Gene therapy is a promising therapeutic strategy to combat genetic or acquired diseases at their root cause rather than just treating symptoms. It is well recognised that there is an urgent need for non-toxic and efficient gene delivery vectors to fully exploit the current potential of gene therapy in molecular medicine. Cell-specific targeting of bioactive nucleotides is a prerequisite to attain the concentration of nucleic acids required for therapeutic efficacy in the target tissue. Many metal ions such as Mg2+, Mn2+, Ba2+ and, most importantly, Ca2+ have been demonstrated to have significant roles in gene delivery. These inorganic cations show low toxicity, good biocompatibility and promise for controlled delivery properties, thus presenting a new alternative to toxic and immunogenic carriers. Recently, inorganic nanoparticles alone, or in combination with a colloidal particulate system such as nanoliposome, an advanced approach to gene delivery, were found to exert a positive effect on gene transfer. In this report, the role of the divalent cations in nucleic acid delivery, particularly with respect to the potential improvement of transfection efficiency of nanolipoplexes, is reviewed.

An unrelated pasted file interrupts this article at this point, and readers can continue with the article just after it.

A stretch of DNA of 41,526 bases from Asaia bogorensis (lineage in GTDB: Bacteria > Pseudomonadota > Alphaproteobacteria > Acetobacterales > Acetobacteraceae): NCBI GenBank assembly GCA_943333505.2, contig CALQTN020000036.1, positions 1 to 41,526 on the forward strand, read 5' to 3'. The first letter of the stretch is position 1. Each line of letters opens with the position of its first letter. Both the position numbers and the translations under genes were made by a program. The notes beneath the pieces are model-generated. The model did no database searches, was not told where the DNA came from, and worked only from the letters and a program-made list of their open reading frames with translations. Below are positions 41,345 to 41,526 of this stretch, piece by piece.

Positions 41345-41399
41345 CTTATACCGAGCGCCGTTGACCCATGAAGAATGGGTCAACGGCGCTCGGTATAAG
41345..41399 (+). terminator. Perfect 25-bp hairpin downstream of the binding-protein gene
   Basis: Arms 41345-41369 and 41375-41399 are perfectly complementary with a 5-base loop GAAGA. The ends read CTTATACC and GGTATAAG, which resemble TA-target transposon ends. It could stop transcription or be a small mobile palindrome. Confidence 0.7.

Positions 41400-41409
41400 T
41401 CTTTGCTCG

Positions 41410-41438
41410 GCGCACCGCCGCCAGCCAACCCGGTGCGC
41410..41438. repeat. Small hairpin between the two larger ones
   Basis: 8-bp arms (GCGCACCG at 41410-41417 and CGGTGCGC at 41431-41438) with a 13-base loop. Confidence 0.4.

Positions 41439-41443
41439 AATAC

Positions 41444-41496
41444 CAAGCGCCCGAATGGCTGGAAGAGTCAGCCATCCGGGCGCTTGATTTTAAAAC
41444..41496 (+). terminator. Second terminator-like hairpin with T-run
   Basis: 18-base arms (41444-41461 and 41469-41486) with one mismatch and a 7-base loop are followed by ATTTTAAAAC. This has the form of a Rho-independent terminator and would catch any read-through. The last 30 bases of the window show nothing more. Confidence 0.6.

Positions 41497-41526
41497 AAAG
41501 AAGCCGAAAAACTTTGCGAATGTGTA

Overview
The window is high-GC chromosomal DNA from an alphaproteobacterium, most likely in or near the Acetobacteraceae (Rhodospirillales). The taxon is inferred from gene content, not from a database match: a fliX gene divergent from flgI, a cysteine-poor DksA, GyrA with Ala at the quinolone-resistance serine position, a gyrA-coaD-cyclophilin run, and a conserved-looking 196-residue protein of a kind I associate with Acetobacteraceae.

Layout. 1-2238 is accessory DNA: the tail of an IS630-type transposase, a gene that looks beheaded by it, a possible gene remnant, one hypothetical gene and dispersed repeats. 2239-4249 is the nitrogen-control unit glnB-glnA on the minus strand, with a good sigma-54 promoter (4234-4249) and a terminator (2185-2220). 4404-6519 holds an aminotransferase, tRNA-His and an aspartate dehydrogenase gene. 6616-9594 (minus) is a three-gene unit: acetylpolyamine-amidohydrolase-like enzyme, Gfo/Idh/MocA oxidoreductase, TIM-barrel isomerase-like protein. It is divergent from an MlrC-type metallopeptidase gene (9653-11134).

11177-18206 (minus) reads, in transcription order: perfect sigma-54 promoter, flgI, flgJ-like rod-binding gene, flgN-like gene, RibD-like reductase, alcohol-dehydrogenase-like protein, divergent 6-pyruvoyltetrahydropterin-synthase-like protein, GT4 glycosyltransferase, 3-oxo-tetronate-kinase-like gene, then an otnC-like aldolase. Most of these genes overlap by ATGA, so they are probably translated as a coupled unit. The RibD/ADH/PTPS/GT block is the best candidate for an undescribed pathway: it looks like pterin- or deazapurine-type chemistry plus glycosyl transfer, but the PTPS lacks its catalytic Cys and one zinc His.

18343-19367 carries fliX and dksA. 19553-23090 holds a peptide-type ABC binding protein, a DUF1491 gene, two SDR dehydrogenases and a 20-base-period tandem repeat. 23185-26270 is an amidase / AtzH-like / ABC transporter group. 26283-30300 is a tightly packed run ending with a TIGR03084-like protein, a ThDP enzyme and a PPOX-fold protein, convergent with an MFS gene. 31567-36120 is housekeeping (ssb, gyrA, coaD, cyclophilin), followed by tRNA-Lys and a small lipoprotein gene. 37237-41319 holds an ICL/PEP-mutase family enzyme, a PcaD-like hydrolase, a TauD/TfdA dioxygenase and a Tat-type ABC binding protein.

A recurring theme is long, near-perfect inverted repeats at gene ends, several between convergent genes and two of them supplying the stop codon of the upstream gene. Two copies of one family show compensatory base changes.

|Pages (from-to)||1955 - 1966|
|Number of pages||12|
|Journal||Journal of Pharmaceutical Sciences|
|Publication status||Published - 2007|